The CR-0655F has the standard features you’ll find in most quality rice cookers like a Keep Warm mode and Quick Cook, along with different presets for different types of cooks like brown rice and porridge. However, this Cuckoo has one feature that we didn’t see on any other rice cooker: Auto Clean. If you don’t want to scrub the nonstick pot after you make rice (which isn’t all that hard, to be fair), you can put some water in the pot and turn on Auto Clean, which uses steam to loosen up any debris. It does take 25 minutes, so it’s a slower process than just washing it in the sink, but it requires less labor, which might be appealing to some.
The one feature the Cuckoo rice cooker doesn’t have that we’d love is a handle. Most other rice cookers we tested had one, which makes them a lot easier to take in and out of storage. But besides that small detail, there really isn’t much to not like about the CR-0655F. It’s simple to use, it cooks delicious rice and its red coloring looks cute on the counter. If you’re looking for a good but not great rice cooker for less than $100, the Cuckoo CR-0655F is definitely the one to buy.
Rice cookers can vary a lot in price; you can find one at your local Target or Walmart for $25 or spend upward of $700 on Zojirushi’s latest model. To help you figure out what you want out of your rice cooker, we’re breaking down the basics.
With the more expensive cookers, you’re paying for more advanced cooking technology, larger capacity, additional pressure cooking features and more elaborate digital controls.
At the most basic level, a rice cooker will just be a little pot with a lid that is placed on a heating element to cook rice — the same process as what you’d do on the stovetop, just in its own appliance and on a timer. These cookers don’t normally make rice any better than you would over a burner, but they do tend to be small so you can save space.
We suggest stepping up to at least the next level, the slightly more expensive rice cookers that have a lid that locks in place and seals, so less steam is released during the cooking process, meaning a higher-quality cook. The Hamilton Beach Digital Programmable Rice Cooker & Food Steamer is a great example of a machine like this, and there are other popular options from brands like Aroma, Tiger and Zojirushi that are built similarly. Normally this level of rice cooker introduces more modes for specific types of rice like brown rice and functions like Quick Cook and Keep Warm.
The next level introduces digital controls and computer chips to help perfect the cooking process. Like the “Micom” (Zojirushi’s abbreviation for “microcomputer”) in the Neuro Fuzzy, these computer chips help judge the ratio of water and rice to adjust the cook and produce the best possible rice regardless of type or recipe. These rice cookers can vary a lot in price depending on other features.
We think this level of rice cooker is enough to satisfy almost everyone’s rice cooking needs, thanks to their ability to cook deliciously fluffy rice. Throughout our testing, we tried some fancier machines that use induction heating, but found that the quality of rice didn’t improve much. We tested three rice cookers with induction heating, but we thought the Neuro Fuzzy cooked as good if not better rice than all of them. But if you do want to invest more in a rice cooker, induction heating produces higher temperatures, which can theoretically lead to fluffier rice.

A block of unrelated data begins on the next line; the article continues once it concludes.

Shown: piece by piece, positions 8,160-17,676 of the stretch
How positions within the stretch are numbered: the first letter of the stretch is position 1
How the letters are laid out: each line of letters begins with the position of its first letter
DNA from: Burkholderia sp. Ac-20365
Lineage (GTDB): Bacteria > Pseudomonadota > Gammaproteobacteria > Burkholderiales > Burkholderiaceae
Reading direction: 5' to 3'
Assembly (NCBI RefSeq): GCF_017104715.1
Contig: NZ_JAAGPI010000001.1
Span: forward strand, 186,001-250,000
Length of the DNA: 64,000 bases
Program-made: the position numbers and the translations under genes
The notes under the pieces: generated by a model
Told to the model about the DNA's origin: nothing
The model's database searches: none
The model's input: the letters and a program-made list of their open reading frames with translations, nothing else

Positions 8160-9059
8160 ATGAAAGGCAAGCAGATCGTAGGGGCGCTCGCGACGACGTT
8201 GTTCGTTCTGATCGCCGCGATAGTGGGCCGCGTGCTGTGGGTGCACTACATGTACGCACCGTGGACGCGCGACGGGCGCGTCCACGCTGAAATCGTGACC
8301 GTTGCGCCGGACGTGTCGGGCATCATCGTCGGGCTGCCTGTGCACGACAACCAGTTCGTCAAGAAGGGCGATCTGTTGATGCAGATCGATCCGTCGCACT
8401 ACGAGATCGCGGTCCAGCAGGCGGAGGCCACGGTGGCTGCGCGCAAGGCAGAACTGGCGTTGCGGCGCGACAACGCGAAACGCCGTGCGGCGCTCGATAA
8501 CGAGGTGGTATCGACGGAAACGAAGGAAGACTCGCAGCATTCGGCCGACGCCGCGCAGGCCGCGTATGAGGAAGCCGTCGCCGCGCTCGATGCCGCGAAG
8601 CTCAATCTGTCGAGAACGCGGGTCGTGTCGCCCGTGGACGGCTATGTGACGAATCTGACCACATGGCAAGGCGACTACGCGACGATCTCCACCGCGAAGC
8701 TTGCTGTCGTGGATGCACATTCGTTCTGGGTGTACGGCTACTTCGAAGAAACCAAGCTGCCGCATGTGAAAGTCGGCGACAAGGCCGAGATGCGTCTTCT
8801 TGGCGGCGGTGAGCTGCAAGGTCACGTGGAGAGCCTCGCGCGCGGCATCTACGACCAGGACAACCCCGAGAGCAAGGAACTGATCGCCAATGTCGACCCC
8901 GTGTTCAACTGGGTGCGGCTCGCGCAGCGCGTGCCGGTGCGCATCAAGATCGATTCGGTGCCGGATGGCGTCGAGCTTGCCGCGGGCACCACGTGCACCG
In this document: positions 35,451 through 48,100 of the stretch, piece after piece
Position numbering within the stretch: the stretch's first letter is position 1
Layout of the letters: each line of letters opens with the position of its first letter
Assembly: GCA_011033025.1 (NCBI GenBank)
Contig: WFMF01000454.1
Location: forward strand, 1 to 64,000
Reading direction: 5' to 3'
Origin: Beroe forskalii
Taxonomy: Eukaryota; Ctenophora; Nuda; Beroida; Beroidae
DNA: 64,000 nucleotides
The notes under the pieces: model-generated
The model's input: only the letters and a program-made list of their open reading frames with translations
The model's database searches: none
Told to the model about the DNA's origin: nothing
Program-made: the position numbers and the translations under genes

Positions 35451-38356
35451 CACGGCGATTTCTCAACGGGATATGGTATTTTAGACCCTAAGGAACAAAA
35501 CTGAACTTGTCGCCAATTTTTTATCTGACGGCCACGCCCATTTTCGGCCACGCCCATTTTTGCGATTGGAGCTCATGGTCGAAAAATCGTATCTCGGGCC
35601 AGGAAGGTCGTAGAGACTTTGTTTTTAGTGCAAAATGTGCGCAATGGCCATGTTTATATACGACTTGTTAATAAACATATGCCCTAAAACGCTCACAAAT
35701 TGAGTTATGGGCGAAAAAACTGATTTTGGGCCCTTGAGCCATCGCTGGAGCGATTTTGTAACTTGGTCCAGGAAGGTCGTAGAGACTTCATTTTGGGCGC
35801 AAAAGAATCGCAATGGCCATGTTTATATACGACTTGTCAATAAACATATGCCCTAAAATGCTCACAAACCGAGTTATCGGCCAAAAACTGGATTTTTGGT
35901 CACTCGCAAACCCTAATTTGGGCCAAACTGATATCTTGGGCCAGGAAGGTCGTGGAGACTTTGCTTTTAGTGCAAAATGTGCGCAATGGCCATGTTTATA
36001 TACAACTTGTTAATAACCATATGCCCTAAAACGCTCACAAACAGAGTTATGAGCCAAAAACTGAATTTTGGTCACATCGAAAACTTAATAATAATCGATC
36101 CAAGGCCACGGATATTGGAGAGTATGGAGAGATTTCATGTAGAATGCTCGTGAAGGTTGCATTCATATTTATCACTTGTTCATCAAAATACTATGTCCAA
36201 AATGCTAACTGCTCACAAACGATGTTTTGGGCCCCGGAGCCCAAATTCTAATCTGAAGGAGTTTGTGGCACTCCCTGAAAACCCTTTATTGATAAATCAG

The real top-of-the-line rice cookers are induction units as well but are also fully sealed so they can function like pressure cookers, supposedly creating the perfect environment for rice. We didn’t test any rice cookers with every one of these features in this round because they tend to be extremely expensive — like the $700 top-of-the-line Zojirushi.
We did test a couple of pressure cookers like the Instant Pot to pit them against traditional rice cookers, but every batch of rice we made in them came out extremely gummy and wet; the quality just wasn’t on par with most of the other rice cookers we tried.
We tested 18 rice cookers by cooking 2 cups of the Nishiki medium grain rice on the plain/white rice setting. We compared the taste and consistency of each rice against similar models and narrowed the pool down to a smaller group of finalists. We then cooked another batch of white rice, a batch of Lundberg long grain basmati rice and a batch of Lundberg short grain brown rice. We compared the cook of these batches against one another and weighed other factors such as extra features, ease of cleaning, size, design and more.
- Sushi/medium grain rice: We cooked 2 cups of Nishiki medium grain rice on the cooker’s plain/white rice setting. We then tasted and directly compared the flavor and consistency of the rice with other rice cookers. We looked out for burnt bottoms, wetness, fluffiness and overall taste. We eliminated rice cookers that made the worst rice.
- Brown rice: After narrowing down the pool, we cooked 2 cups of Lundberg short grain brown rice on the cooker’s brown rice setting. We then tasted and directly compared the flavor and consistency of the rice with other rice cookers.
- Basmati rice: After narrowing down the pool, we cooked 2 cups of Lundberg long grain basmati rice on the cooker’s brown rice setting. We then tasted and directly compared the flavor and consistency of the rice with other rice cookers.
- Different modes: We counted how many different modes each rice cooker had, such as settings for brown rice, porridge and more.
- Other settings: We counted how many extra features and settings each rice cooker had, such as Keep Warm, a timer and Auto Clean.